STRAY LEAVES FROM THE TEA BOWL
By Stephen Cashmore
Andy was devastated. He who had passed all his days among the business and bustle of society now hardly seemed to notice the world around him. Forty years married and he'd come home one evening to find Betty sat bolt upright in a chair - stone dead. It was as much and more as a body could take. With no children and no real friends, himself and Betty had lived for one another, and once when her sister had dropped snide hints about bairnless couples, Betty had given this cutting reply; "It's only unhappy women who want children."
But there was still Alex. They'd been best pals at the school together, and had kept close ties ever since. A single man, Alex had been to Andy and Betty a sort of surrogate bachelor brother-in-law, someone who had to be reminded when his shirt needed a wash, or his socks were due a change. The night after Betty's passing away, Alex decided to take a walk up to see how Andy was coping with his unexpected tragedy.
"He'll be gutted," Alex said to himself as he laced his brogues. "Him and Betty was just like a married couple."
A cool wind blew through the gap under the door; rain was forecast. He was pleased, as it gave him legitimate cause to wear his new waxed jacket. "It's no' one o' your cheapjohn things, mind. No' one o' them what's hanging up by the hundred at the Town Hall sales and full o' holes a week later." No, this was a genuine Barbour, complete with lapel badge. Alex was so proud of it he had to go back next day and exchange it for the next size up to accommodate his swollen chest.
Andy stayed on the town outskirts, a fair walk that justifed a fair thirst. A six pack of Special was purchased en route to lay get the dust out of Alex's throat once he arrived at his destination and, as it would be bad manners indeed not to take something along for his host, he added a half-bottle to his carry-out.
There were no lights on. The washing-up was still lying in the sink. Alex found his friend beside a fireless hearth, unshaven and with a slept-in appearance.
"Heavens, boy, you're looking more like me every day. It's no' like you to be sprouting stubble on your chin. Have ye taken up pop singin', or what?"
This was not an ideal opening gambit. Andy was not renowned for humour appreciation at the best of times. Worse, he didn't seem to have noticed his friend's new jacket, even though Alex made a great show of removing it.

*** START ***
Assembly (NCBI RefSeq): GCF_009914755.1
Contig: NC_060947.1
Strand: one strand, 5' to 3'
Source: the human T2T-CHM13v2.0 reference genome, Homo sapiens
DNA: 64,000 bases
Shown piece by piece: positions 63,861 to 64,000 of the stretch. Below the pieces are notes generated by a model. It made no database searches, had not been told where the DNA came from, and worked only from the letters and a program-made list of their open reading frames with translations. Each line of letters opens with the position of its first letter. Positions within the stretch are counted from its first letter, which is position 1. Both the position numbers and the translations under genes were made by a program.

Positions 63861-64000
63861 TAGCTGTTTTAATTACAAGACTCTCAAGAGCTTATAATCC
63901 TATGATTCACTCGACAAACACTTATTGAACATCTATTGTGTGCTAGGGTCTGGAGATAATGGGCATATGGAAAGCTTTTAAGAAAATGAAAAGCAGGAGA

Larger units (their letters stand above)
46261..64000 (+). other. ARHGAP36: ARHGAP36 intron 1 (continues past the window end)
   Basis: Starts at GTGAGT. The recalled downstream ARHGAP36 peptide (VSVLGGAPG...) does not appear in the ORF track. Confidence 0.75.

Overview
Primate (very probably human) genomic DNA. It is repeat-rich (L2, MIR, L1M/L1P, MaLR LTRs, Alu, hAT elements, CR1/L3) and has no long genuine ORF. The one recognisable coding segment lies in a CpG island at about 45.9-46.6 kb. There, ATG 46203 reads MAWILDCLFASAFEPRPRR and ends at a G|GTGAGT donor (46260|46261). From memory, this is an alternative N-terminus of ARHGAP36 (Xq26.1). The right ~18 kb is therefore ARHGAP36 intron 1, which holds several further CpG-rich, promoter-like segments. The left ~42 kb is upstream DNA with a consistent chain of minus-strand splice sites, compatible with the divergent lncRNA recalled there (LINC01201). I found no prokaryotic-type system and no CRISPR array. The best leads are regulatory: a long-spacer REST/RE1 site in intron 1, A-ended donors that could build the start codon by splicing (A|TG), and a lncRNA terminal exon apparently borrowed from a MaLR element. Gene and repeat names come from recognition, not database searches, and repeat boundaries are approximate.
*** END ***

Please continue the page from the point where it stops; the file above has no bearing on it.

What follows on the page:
"What do you think o' this new coat? I bought it -"
"Hang the thing up outside in the passage."
Even with a couple of cans down their throats the situation remained unimproved. The bereaved sat staring into some unseen distance, his face a mask of incurable hopelessness. Alex cursed himself for coming. Why hadn't he the sense to know that grief is something best expressed in solitude?
"Would you like to be on your own?"
"What? Is it too much trouble for you to be here?"
"Hell, no! I just thought you might want to - well . . ."
"Och, never. Her sister's threatening a visit and I need some support."
Just then there came a loud knock on the door. Andy never stirred. Again the knocking came, louder this time. Alex made haste to the door, where he found a ferret-eyed little man and a woman with a face like an overcooked rice pudding. "Who are you?" the woman demanded.
"I'm a friend o' Andy's. Just come over to see how he's getting along and . . ."
"So you're no' family then? Well, I'm Betty's sister and this here's my man, so we'll come in if you don't mind."
As the newcomers marched through to the living room, Alex noticed that both of them were carrying black bin bags. Perhaps they'd come to tidy the house.
It took a mere ten seconds for the visitors to explain their purpose. "There's a few things o' hers what Betty promised to me. You won't find it written down in no will or nothing, but I know what my sister said I could have, so if it's all the same to you, we'll just go ahead and collect what's ours."
Alex was stunned at this blatant display of avarice. Here was a man who'd just lost his wife being subjected to the uninvited attentions of two human vultures. Surely Andy would have something to say about this. He certainly had. "Just leave them alone to get on with it. The quicker they're done, the quicker they'll be away. The last thing I want is their false greatin'." And he returned to his mournful reveries. Outside a fine rain had started to fall. Alex was pleased he'd come in his new jacket; now he'd have a chance to see it in its full splendour, all glistening with drops of water.
It took ten minutes for Betty's sister and her man to collect whatever they regarded as theirs. Then they poked their heads into the living room and announced their departure. "Would you like me to make you a cup of tea afore we go?" the woman asked, fearful that Alex might say yes.
"No. Just get out o' the house." And they did, black bags straining at the seams.
An hour or so later, as Alex carried the empty cans through to the kitchen he noticed how the china cabinet in the hall had been emptied, and that all the silver cutlery had vanished. This was downright thievery, and he told Andy so in no uncertain terms.
"Och, just leave it alone, man. They'll get their come-uppances on o' these days. Now get yourself away home before the rain comes on heavy."
Alex left, only to return a few seconds later, his face like thunder.
"What's wrong with you now? Have ye no coat to go home in?"
"No. Your bloody sister-in-law's gone off with my new waxed jacket!"
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Steven Cashmore 1999
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